the acute seizure models; mouse 6 Hz 44 mA (ED50 164 mg/kg), mouse MES (ED50
83.5 mg/kg) and rat MES (ED50 88.9 mg/kg). In chronic models, CBD produced
dose-dependent protection in the corneal kindled mouse (ED50 119 mg/kg) but CBD
(up to 300 mg/kg) was not protective in the lamotrigine-resistant amygdala
kindled rat. Motor impairment assessed in conjunction with the acute seizure
models showed that CBD exerted seizure protection at non-impairing doses. The
ETSP investigation demonstrates that CBD exhibits anti-seizure properties in
acute seizure models and the corneal kindled mouse. However, further preclinical 
and clinical studies are needed to determine the potential for CBD to address the
unmet needs in pharmacoresistant epilepsy.


3.
Neurological Aspects of Medical Use of Cannabidiol.

Mannucci C(1), Navarra M(2), Calapai F(1), Spagnolo EV(3), Busardò FP(4), Cas
RD(5), Ippolito FM(5), Calapai G(6).

Author information: 
(1)Department of Biomedical and Dental Sciences and Morphofunctional Imaging,
University of Messina, Messina, Italy.
(2)Department of Chemical, Biological, Pharmaceutical and Environmental Sciences,
University of Messina, Messina, Italy.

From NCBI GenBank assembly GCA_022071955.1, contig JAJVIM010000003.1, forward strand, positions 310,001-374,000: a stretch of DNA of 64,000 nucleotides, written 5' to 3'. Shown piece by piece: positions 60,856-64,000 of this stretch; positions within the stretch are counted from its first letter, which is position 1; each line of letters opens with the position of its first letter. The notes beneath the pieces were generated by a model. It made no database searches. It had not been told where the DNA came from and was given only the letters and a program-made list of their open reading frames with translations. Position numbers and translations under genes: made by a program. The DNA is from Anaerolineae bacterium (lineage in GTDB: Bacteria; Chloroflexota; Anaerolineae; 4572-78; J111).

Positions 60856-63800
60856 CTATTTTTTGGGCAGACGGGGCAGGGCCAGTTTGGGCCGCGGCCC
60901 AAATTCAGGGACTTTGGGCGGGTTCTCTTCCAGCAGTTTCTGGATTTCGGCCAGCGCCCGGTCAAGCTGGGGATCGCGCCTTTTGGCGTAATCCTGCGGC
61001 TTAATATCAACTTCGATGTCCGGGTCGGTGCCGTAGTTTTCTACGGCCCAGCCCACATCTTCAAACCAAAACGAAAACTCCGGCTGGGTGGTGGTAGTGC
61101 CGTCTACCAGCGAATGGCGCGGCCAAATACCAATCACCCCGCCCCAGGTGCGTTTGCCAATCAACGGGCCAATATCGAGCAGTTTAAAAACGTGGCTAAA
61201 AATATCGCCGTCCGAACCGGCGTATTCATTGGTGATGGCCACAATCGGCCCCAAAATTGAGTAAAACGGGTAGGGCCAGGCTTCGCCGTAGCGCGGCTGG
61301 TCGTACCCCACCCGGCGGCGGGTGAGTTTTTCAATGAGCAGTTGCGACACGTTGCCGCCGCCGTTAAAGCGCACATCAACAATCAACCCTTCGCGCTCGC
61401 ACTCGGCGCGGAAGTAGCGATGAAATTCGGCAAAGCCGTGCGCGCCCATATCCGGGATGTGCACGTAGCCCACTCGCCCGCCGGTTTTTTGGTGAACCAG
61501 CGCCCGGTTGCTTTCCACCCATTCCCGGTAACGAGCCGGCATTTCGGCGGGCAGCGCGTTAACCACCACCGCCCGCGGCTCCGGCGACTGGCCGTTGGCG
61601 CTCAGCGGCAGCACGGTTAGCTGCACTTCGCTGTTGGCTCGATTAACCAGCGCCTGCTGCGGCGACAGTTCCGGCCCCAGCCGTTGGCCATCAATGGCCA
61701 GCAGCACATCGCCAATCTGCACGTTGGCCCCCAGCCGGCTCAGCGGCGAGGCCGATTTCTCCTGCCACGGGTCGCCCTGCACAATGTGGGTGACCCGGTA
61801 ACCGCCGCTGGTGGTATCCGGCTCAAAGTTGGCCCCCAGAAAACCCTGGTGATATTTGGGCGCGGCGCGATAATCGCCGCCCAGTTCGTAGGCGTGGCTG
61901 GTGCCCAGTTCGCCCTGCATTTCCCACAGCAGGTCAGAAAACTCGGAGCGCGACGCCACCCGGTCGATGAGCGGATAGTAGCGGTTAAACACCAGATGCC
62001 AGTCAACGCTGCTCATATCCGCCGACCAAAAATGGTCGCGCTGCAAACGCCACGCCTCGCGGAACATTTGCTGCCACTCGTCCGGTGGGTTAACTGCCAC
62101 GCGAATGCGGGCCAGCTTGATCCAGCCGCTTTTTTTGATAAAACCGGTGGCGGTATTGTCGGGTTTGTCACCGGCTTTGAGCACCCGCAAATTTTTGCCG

(3)Department of Biotechnology and Legal Medicine, University of Palermo,
Palermo, Italy.
(4)Unit of Forensic Toxicology, Department of Anatomical, Histological, Forensic 
and Orthopedic Sciences, Sapienza University of Rome, Rome, Italy.
(5)National Center of Epidemiology, National Institute of Health, Rome, Italy.
(6)Department of Biomedical and Dental Sciences and Morphofunctional Imaging,
University of Messina, Messina, Italy. Via Consolare Valeria 1, 98125 Messina,
Italy.

BACKGROUND: Cannabidiol (CBD) is among the major secondary metabolites of
Cannabis devoid of the delta-9-tetra-hydrocannabinol psychoactive effects. It is 
a resorcinol-based compound with a broad spectrum of potential therapeutic
properties, including neuroprotective effects in numerous pathological
conditions. CBD neuroprotection is due to its antioxidant and antiinflammatory
activities and the modulation of a large number of brain biological targets
(receptors, channels) involved in the development and maintenance of
neurodegenerative diseases.
OBJECTIVE: The aim of the present review was to describe the state of art about
the pre-clinical research, the potential use and, when existing, the clinical
evidence related to CBD in the neurological field.